The indictment against former President Donald Trump involving a payoff to suppress claims of an extramarital sexual encounter is raising concerns that it could undermine public confidence in what democracy experts view as far more important investigations.
Trump is facing multiple investigations related to his refusal to accept his 2020 loss to Democrat Joe Biden. That includes whether he pressured election officials to overturn the results, encouraged fake electors from battleground states and his role in the events that led to the Jan. 6, 2021, assault on the U.S. Capitol.
Jeffrey Engel, founding director of the Center for Presidential History at Southern Methodist University, called the indictment this week from a New York grand jury “the appetizer to their main course still to come."
“That main course, literally, is democracy at stake and who we are as a nation,” he said.
The New York investigation that led to Thursday’s indictment involved hush money paid to porn actor Stormy Daniels at the tail end of the 2016 presidential campaign. But some worry that the charges — which remain under seal — could distract public attention from the other cases, which are more squarely focused on attacks against the country’s democratic institutions and traditions.
Larry Diamond, an expert on democracy and senior fellow at the conservative Hoover Institution at Stanford University, said he was nervous that the New York charges will “trigger all of the charges of politicization against him and misuse of the judiciary.” It’s a theme Trump has been emphasizing on social media and during a recent campaign rally in Texas.
“I would certainly not be opting to have this flimsiest of the cases go first,” Diamond said.
The indictment already has rallied Trump’s supporters, both at the grassroots level and those holding public office. The reaction to Thursday’s indictment has exposed the deep political rifts that have increasingly polarized the country since Trump’s rise within the Republican Party.
Kathy Clark, a retired police officer from suburban Palm Beach County, stood alongside the road outside Trump’s Mar-a-Lago estate in Florida after the indictment news broke, holding a “Trump Won” banner. Clark, dressed in a red, white and blue cowboy hat and vest, said the New York indictment will backfire.
“People who were on the fence are going to see how the government has politicized the judicial system,” she said.
Trump has promoted the idea that the investigations are partisan and intended to undermine his campaign as he embarks on his third bid for the White House. On his social media site, the former president cast prosecutors involved in the investigations as the ones endangering democracy.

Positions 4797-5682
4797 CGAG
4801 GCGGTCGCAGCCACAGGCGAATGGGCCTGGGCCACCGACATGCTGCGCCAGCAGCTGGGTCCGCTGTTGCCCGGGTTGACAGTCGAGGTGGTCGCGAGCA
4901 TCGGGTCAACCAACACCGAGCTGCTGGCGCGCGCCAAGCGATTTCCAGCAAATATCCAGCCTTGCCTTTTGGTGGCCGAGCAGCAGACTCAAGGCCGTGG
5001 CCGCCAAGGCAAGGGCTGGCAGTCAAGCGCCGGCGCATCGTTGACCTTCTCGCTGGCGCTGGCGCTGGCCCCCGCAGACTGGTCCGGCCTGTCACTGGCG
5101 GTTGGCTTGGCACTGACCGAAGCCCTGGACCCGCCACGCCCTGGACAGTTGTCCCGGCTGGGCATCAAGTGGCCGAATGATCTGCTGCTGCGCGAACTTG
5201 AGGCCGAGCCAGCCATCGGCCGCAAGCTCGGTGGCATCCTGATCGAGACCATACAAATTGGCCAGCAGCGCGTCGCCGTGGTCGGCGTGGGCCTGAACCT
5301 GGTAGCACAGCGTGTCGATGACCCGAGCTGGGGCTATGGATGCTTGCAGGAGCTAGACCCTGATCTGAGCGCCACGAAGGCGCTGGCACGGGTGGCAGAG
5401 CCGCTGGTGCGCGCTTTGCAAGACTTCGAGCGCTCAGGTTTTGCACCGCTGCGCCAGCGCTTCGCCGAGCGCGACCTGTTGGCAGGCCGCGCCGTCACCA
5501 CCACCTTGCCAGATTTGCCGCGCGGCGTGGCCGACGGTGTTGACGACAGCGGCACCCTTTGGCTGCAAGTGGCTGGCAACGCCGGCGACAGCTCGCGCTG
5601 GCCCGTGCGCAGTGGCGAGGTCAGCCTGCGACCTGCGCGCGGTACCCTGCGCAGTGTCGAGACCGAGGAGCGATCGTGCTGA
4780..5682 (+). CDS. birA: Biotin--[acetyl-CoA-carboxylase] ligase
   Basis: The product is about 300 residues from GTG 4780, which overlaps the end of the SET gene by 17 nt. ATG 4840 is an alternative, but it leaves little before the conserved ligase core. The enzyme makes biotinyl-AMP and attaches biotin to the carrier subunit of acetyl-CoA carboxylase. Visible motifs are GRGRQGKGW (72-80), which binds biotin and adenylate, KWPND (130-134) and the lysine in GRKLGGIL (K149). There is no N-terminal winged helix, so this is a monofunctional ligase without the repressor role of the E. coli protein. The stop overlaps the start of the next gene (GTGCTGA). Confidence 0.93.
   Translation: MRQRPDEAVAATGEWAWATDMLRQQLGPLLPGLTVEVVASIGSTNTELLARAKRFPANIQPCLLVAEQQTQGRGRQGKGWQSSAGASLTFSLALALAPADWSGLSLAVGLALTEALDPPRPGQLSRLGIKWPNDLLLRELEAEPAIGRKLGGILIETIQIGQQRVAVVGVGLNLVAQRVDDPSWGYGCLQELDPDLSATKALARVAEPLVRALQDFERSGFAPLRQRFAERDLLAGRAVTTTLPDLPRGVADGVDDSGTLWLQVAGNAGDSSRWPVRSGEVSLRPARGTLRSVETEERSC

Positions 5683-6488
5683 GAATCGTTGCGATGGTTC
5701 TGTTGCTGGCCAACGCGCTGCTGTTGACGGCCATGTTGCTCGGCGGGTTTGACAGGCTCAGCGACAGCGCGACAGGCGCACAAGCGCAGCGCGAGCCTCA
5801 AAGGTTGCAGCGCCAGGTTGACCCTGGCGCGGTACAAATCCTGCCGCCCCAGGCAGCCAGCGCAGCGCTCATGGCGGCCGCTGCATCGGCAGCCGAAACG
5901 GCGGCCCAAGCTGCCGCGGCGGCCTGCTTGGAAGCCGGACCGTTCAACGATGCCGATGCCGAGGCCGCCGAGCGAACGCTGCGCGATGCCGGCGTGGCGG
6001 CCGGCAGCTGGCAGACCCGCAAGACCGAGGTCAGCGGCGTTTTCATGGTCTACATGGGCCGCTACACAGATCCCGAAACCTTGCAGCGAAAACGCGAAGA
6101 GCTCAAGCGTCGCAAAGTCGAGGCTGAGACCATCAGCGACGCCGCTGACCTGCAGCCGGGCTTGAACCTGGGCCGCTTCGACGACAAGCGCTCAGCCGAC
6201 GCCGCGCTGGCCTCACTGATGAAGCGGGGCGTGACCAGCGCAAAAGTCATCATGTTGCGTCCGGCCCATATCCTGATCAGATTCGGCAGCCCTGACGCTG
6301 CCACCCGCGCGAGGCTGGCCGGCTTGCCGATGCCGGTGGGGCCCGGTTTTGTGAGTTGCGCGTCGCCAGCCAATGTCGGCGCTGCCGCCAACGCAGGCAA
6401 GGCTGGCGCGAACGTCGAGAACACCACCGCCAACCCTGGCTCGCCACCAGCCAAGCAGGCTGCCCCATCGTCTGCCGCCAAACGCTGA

Other supporters lined up quickly behind him, including West Virginia Attorney General Patrick Morrisey, a Republican, who called the indictment “a political witch hunt and a political prosecution. And the only reason they’re doing this is because they’re scared. They know that they can’t beat him at the ballot box. That’s why they’re resorting to these terrible tactics.”
Polls have shown that a majority of Republicans still support Trump’s false claim that the 2020 presidential election was stolen, suggesting they already believe he has been wronged by the system even though Biden’s win has been affirmed in multiple reviews, recounts and audits in the key presidential battleground states.
Trump’s attempts to overturn those results amid false claims of widespread fraud are at the heart of two other ongoing investigations, including his role in trying to halt the certification of the election results and in the run-up to the violent attack on the Capitol. A special prosecutor also is looking into Trump’s retention of classified documents at his Mar-a-Lago estate, an investigation that could hold the greatest legal peril for the former president.
A separate investigation in Georgia’s Fulton County, which includes Atlanta, is looking into the pressure Trump and others exerted on state officials to overturn the results of the presidential election there. The investigation began after a phone call in which Trump urged Georgia’s secretary of state to “find” enough votes to overturn Biden’s win.
The payment that Trump's lawyer, Michael Cohen, made in 2016 to cover up an alleged sexual encounter with Daniels is the one that least involves an attack on democratic norms. But it is the detail that most easily lends itself to Trump’s contention that he is being attacked for partisan reasons.
John Bolton, Trump’s former national security adviser, said on CNN recently that the question is what happens after the indictment. If prosecutors fail to get a conviction, “I think the historians will look back and say that is the act that re-elected Donald Trump president.”
Diamond, the Stanford expert, said despite his nervousness of the New York case moving ahead first, it will not stop the others.
“The other stuff is not going to simply evaporate, and I think for the purpose of the defense of our constitutional system and the defense of the rule of law ... those are the ones that I think should carry the most weight in the public mind,” he said.
Roscoe Howard, a former U.S. Attorney for the District of Columbia, said prosecutors in New York are aware of who they are dealing with and the turmoil that will follow. But he said prosecutors aren’t focused on public opinion or the political consequences of a case.
Their concern is not about other investigations, but whether their case is ready to go to court, Howard said.
“There’s not a prosecutor in this country who will take a case to trial that they think they are going to lose,” he said. “They just don’t do that.”